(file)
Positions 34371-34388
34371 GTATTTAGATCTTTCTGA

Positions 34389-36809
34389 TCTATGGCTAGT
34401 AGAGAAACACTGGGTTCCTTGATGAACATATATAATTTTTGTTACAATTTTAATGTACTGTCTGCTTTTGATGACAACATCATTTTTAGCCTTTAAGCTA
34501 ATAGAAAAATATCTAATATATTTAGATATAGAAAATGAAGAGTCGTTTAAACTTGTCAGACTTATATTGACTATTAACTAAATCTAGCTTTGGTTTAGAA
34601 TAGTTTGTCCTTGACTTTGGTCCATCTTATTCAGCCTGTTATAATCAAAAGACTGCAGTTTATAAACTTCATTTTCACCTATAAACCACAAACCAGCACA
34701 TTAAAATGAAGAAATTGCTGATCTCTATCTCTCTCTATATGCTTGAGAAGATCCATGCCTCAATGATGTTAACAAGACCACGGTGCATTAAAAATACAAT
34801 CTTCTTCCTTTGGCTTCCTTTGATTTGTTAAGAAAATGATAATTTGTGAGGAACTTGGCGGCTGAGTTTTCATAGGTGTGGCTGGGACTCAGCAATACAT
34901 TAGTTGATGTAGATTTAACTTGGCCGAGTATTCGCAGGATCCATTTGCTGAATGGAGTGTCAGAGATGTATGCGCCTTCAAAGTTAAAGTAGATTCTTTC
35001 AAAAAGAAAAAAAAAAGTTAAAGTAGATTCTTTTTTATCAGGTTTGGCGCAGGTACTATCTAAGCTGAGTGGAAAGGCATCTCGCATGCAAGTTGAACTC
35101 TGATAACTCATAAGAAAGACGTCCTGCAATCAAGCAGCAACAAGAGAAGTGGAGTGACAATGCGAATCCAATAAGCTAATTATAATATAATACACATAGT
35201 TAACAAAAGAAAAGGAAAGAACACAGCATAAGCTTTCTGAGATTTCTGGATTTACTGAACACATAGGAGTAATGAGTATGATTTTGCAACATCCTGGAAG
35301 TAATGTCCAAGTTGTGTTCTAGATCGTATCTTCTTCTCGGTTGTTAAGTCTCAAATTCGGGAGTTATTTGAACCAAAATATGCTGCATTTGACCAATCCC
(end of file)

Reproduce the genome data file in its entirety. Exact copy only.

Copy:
Positions 34371-34388
34371 GTATTTAGATCTTTCTGA

Positions 34389-36809
34389 TCTATGGCTAGT
34401 AGAGAAACACTGGGTTCCTTGATGAACATATATAATTTTTGTTACAATTTTAATGTACTGTCTGCTTTTGATGACAACATCATTTTTAGCCTTTAAGCTA
34501 ATAGAAAAATATCTAATATATTTAGATATAGAAAATGAAGAGTCGTTTAAACTTGTCAGACTTATATTGACTATTAACTAAATCTAGCTTTGGTTTAGAA
34601 TAGTTTGTCCTTGACTTTGGTCCATCTTATTCAGCCTGTTATAATCAAAAGACTGCAGTTTATAAACTTCATTTTCACCTATAAACCACAAACCAGCACA
34701 TTAAAATGAAGAAATTGCTGATCTCTATCTCTCTCTATATGCTTGAGAAGATCCATGCCTCAATGATGTTAACAAGACCACGGTGCATTAAAAATACAAT
34801 CTTCTTCCTTTGGCTTCCTTTGATTTGTTAAGAAAATGATAATTTGTGAGGAACTTGGCGGCTGAGTTTTCATAGGTGTGGCTGGGACTCAGCAATACAT
34901 TAGTTGATGTAGATTTAACTTGGCCGAGTATTCGCAGGATCCATTTGCTGAATGGAGTGTCAGAGATGTATGCGCCTTCAAAGTTAAAGTAGATTCTTTC
35001 AAAAAGAAAAAAAAAAGTTAAAGTAGATTCTTTTTTATCAGGTTTGGCGCAGGTACTATCTAAGCTGAGTGGAAAGGCATCTCGCATGCAAGTTGAACTC
35101 TGATAACTCATAAGAAAGACGTCCTGCAATCAAGCAGCAACAAGAGAAGTGGAGTGACAATGCGAATCCAATAAGCTAATTATAATATAATACACATAGT
35201 TAACAAAAGAAAAGGAAAGAACACAGCATAAGCTTTCTGAGATTTCTGGATTTACTGAACACATAGGAGTAATGAGTATGATTTTGCAACATCCTGGAAG
35301 TAATGTCCAAGTTGTGTTCTAGATCGTATCTTCTTCTCGGTTGTTAAGTCTCAAATTCGGGAGTTATTTGAACCAAAATATGCTGCATTTGACCAATCCC